Another interesting effect that I experienced during my time with the AW220s was the way that they reproduced ‘live’ jazz. Chicago has no shortage of intimate jazz clubs and I try to make the rounds as often as possible. In many of these clubs, the best seats for listening to music are at the bar. Bar seats are often at ear height with the stage instead of down at the bistro-seat level. The AW220s put you at the bar. ‘Live’ recordings often sound best in systems that tend to have the types of sonic shadings usually associated with tubes. The AW220s, while not quite sounding tube-like, do a wonderful job of reproducing the percussive nature of piano playing and horn valve popping. The 220s open up the soundstage of live recordings and provide a level of detail and nuance that is stunning. Vocals breathe, and the room fills with a palpable sense of atmosphere—a sort of “being-thereness.” Nowhere is this more obvious than on Diana Krall’s recent Grammy-winning Live In Paris [Verve, 440 065 109-2]. Her steamy performance of “The Look of Love” has a breathy, lip-licking realness through these amps that’ll make you swear that you could taste what flavor of lipstick she’s wearing.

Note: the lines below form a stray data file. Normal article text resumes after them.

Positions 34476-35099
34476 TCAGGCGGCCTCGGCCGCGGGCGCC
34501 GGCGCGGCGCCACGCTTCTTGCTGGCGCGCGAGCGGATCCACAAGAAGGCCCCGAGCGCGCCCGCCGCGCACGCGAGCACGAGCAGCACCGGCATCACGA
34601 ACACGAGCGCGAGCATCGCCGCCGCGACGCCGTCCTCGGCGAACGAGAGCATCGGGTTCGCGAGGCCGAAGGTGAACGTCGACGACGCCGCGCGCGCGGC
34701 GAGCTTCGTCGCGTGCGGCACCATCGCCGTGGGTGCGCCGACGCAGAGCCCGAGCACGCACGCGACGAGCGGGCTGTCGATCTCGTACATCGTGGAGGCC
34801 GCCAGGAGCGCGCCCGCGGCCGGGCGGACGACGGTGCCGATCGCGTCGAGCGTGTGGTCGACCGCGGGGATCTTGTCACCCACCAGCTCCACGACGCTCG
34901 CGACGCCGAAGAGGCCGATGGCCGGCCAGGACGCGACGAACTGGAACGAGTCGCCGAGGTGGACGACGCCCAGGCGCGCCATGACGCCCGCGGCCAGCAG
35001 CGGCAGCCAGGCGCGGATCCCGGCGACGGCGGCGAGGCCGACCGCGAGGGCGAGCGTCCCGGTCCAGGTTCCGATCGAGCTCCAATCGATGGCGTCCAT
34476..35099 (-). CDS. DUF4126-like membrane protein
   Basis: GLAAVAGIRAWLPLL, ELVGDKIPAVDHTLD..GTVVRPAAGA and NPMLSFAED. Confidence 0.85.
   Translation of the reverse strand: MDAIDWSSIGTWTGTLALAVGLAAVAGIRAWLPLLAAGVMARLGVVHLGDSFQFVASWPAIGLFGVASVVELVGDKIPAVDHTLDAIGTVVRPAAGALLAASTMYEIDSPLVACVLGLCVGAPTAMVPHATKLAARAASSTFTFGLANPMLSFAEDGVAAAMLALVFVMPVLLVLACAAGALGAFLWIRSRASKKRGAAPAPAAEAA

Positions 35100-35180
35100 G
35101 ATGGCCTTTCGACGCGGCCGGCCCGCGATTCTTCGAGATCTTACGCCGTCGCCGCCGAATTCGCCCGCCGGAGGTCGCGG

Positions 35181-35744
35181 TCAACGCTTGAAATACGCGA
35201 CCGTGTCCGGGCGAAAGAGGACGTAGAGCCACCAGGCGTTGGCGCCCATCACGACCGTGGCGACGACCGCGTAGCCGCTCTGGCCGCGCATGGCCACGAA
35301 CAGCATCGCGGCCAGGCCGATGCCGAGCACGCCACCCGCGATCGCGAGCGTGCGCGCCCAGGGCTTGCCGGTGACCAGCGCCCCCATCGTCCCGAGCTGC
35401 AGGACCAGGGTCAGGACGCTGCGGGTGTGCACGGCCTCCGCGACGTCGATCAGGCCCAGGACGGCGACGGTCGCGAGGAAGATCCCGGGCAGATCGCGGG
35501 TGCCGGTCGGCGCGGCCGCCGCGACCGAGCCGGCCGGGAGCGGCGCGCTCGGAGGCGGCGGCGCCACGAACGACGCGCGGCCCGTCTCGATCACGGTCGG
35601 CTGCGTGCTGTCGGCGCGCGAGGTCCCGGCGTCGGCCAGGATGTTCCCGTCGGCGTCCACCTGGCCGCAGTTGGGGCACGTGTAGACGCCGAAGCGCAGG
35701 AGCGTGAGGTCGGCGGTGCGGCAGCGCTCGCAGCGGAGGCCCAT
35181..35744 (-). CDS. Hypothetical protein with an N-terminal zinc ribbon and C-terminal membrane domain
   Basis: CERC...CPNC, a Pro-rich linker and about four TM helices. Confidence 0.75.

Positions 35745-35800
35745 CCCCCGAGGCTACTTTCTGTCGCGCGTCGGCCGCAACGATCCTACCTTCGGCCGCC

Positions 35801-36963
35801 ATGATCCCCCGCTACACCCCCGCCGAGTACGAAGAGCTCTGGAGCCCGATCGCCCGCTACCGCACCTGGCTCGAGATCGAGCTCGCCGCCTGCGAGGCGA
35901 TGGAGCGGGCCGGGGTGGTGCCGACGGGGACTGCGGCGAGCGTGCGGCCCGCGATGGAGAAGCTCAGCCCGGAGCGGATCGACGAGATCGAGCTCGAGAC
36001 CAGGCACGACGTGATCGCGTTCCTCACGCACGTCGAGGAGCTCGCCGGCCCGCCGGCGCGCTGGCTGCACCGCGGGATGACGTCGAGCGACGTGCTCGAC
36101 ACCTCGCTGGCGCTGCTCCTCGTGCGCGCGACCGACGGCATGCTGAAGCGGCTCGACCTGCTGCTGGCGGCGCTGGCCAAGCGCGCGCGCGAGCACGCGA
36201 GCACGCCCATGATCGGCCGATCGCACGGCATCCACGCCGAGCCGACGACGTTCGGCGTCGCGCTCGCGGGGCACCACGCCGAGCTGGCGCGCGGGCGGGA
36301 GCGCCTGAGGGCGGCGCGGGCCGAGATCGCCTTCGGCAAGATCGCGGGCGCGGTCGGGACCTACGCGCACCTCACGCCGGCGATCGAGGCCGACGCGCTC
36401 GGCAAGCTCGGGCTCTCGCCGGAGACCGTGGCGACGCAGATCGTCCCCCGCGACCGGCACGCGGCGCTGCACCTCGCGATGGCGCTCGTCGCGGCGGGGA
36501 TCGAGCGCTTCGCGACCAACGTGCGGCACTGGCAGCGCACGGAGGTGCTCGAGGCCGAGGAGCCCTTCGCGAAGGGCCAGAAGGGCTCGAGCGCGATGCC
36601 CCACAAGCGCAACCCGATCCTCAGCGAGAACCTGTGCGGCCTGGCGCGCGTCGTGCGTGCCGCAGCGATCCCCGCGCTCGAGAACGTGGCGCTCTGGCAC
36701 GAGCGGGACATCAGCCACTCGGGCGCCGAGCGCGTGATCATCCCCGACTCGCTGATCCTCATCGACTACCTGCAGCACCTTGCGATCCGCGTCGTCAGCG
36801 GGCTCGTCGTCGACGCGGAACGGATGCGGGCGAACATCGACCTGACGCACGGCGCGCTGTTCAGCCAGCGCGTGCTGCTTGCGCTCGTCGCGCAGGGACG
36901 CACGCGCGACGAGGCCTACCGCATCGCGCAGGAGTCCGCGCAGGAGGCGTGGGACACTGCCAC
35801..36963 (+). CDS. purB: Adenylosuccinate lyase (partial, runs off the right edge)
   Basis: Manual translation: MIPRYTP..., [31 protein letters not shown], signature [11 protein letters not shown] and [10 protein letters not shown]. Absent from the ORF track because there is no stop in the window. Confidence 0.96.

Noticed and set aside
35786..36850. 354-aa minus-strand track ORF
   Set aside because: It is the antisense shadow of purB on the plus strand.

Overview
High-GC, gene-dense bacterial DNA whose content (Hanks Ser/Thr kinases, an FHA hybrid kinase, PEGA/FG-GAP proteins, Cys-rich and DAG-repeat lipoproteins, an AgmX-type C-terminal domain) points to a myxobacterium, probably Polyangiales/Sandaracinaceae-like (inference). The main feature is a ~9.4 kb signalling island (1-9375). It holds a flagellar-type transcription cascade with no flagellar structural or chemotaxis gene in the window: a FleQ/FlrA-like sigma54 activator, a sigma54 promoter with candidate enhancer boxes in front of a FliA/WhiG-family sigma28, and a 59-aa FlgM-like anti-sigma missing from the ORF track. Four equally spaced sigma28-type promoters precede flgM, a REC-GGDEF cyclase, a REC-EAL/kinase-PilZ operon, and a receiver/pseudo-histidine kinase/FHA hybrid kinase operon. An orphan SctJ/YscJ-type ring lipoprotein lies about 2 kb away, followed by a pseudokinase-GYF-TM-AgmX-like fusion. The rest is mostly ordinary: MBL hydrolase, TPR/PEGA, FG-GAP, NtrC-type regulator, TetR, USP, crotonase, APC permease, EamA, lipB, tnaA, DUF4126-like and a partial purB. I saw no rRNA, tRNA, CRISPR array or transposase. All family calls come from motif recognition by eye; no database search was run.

Now before wrapping this review up, I have to admit to using one major tweak that I felt had a significant effect on getting the best possible performance out of these amplifiers. Midway through my evaluation process, I replaced the stock power cords with cords from Dynamic Designs (a review will be forthcoming). These amps deserve these power cords. When I installed them, I thought that Alan was going to prove to be a prophet in his boast that these amps “sound better than the Nemos.” They actually did while I was using these power cords on the AW220s. But once I put these same cords on the Nemos, the pecking order was re-established. Even with the stock cords, these amps are true high-end contenders. And hey, given the right ancillary equipment and a little tweaking, the Electrocompaniet AW220 mono amplifiers are capable of sound that will surpass equipment that costs three times as much. Highly recommended!